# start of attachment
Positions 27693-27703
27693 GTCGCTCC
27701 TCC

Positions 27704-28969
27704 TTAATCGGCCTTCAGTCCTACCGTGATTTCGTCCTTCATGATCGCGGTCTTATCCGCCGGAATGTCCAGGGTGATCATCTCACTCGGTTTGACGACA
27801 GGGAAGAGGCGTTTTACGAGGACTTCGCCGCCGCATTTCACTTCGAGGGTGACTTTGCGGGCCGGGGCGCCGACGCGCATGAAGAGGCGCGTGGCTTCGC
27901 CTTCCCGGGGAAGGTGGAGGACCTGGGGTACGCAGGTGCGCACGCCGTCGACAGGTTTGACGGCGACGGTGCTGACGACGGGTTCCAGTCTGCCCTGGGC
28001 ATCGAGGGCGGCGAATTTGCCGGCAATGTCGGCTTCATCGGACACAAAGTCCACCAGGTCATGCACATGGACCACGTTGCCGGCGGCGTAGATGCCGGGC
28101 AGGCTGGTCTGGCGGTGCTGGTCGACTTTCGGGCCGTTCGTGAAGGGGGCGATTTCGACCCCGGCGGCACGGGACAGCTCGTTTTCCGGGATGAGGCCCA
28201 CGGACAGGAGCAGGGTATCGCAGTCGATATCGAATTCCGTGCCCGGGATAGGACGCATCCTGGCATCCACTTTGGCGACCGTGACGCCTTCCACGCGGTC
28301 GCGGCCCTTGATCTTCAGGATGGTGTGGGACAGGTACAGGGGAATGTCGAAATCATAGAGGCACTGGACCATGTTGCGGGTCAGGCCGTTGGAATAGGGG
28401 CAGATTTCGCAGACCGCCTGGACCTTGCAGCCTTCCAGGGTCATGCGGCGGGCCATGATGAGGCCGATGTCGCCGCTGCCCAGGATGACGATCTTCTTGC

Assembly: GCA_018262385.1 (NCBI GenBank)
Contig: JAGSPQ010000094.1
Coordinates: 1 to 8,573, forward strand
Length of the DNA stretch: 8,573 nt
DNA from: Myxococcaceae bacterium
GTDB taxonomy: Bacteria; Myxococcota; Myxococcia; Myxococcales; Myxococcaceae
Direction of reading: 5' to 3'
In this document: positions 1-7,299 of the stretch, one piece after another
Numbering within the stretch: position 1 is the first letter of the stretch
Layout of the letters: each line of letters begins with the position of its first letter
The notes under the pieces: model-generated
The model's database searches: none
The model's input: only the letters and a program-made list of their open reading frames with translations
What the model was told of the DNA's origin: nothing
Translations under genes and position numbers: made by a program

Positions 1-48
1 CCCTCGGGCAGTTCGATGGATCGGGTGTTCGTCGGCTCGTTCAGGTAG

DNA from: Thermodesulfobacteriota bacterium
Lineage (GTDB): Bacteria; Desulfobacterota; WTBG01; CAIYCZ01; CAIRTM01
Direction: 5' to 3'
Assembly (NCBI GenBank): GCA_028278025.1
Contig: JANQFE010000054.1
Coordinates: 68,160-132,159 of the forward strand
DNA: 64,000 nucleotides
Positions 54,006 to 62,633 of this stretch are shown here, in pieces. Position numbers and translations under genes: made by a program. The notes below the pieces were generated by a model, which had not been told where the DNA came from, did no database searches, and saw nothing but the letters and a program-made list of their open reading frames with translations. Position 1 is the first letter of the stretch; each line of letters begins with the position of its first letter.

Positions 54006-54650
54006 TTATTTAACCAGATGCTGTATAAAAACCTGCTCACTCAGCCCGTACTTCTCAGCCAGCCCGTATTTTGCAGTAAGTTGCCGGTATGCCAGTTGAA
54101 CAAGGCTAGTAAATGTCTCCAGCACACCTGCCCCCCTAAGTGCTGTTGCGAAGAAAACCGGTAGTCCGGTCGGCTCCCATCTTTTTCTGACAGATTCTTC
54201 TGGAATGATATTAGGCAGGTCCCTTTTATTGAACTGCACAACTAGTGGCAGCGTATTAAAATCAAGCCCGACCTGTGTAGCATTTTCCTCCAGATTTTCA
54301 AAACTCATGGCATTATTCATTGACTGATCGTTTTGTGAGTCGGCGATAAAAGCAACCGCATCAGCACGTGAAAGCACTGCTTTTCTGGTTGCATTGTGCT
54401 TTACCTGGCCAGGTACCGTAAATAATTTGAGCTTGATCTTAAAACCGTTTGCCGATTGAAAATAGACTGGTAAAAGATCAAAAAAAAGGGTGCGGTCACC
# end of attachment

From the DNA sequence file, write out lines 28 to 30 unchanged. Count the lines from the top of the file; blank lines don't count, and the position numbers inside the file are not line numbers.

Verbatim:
Positions 1-48
1 CCCTCGGGCAGTTCGATGGATCGGGTGTTCGTCGGCTCGTTCAGGTAG

DNA from: Thermodesulfobacteriota bacterium